Abstract

Titanium is a material that exhibits many desirable properties including a very high strength to weight ratio and corrosive resistance. However, the specific properties of any components depend upon the microstructure of the material, which varies by the manufacturing process. This means it is often necessary to analyse the microstructure when designing new processes or performing quality assurance on manufactured parts. For Ti6Al4V, grain size analysis is typically performed manually by expert material scientists as the complicated microstructure of the material means that, to the authors knowledge, no existing software reliably identifies the grain boundaries. This manual process is time consuming and offers low repeatability due to human error and subjectivity. In this paper, we propose a new, automated method to segment microstructural images of a Ti6Al4V alloy into its constituent grains and produce measurements. The results of applying this technique are evaluated by comparing the measurements obtained by different analysis methods. By using measurements from a complete manual segmentation as a benchmark we explore the reliability of the current manual estimations of grain size and contrast this with improvements offered by our approach.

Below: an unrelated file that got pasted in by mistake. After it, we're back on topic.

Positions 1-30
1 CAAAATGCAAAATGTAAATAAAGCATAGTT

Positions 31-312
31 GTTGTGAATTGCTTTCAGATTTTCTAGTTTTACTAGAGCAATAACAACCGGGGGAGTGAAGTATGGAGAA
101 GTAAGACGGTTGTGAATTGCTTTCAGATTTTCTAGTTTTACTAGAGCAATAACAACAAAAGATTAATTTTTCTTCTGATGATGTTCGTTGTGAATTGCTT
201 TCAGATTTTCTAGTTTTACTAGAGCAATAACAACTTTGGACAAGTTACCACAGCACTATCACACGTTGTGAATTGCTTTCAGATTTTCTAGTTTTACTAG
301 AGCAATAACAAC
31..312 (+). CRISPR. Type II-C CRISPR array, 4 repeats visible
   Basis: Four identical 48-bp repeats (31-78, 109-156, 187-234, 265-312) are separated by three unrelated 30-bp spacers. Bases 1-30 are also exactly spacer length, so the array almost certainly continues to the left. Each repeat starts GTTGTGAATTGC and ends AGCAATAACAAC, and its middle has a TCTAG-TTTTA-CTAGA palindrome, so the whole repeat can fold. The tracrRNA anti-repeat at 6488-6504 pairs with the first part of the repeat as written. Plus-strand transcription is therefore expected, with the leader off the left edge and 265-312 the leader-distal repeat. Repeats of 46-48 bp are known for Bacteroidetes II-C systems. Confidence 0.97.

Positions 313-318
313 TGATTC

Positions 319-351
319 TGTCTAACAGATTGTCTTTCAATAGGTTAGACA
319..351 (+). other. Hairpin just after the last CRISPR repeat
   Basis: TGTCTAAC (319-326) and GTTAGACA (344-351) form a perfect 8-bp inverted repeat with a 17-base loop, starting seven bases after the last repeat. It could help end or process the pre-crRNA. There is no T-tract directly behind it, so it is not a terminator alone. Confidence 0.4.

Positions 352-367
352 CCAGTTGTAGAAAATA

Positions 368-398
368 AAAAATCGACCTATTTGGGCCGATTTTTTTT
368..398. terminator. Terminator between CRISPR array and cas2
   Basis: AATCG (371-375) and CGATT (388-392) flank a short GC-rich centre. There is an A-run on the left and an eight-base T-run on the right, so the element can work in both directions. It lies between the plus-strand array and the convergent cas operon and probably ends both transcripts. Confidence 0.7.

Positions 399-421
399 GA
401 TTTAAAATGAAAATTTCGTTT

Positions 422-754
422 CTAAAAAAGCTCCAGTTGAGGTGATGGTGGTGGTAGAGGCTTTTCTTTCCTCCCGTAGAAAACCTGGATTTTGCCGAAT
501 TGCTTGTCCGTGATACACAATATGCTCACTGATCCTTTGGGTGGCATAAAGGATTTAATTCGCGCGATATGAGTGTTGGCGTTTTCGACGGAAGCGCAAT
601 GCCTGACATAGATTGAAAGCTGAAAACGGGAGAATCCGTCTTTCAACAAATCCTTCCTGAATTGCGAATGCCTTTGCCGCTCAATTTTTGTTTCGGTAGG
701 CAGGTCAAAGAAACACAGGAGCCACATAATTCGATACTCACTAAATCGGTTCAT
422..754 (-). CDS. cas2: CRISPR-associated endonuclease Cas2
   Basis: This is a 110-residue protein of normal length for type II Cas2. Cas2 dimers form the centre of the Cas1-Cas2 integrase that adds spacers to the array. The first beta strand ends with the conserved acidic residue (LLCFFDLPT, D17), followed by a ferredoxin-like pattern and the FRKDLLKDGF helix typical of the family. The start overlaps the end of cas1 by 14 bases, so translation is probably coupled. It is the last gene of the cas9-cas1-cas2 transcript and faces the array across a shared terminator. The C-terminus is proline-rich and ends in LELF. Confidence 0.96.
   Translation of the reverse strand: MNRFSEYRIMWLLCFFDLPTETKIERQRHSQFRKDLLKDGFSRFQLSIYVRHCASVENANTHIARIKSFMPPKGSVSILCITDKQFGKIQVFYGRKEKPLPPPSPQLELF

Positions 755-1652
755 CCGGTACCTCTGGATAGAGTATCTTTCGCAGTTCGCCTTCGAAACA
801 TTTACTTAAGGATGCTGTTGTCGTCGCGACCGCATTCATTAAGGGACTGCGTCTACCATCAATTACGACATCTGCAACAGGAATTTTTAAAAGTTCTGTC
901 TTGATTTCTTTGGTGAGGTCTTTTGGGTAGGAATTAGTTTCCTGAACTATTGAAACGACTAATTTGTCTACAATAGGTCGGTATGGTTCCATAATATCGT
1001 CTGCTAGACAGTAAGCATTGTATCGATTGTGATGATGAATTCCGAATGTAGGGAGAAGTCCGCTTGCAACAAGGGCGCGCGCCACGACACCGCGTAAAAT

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Titanium alloys
Image processing
Microstructure
Caustics
Titanium
Quality assurance
Grain boundaries
titanium alloy (TiAl6V4)

Keywords

  • titanium
  • alloys
  • digital image processing
  • microstructural images

Cite this

@article{259b5bff51354297bd8e53cace717ef9,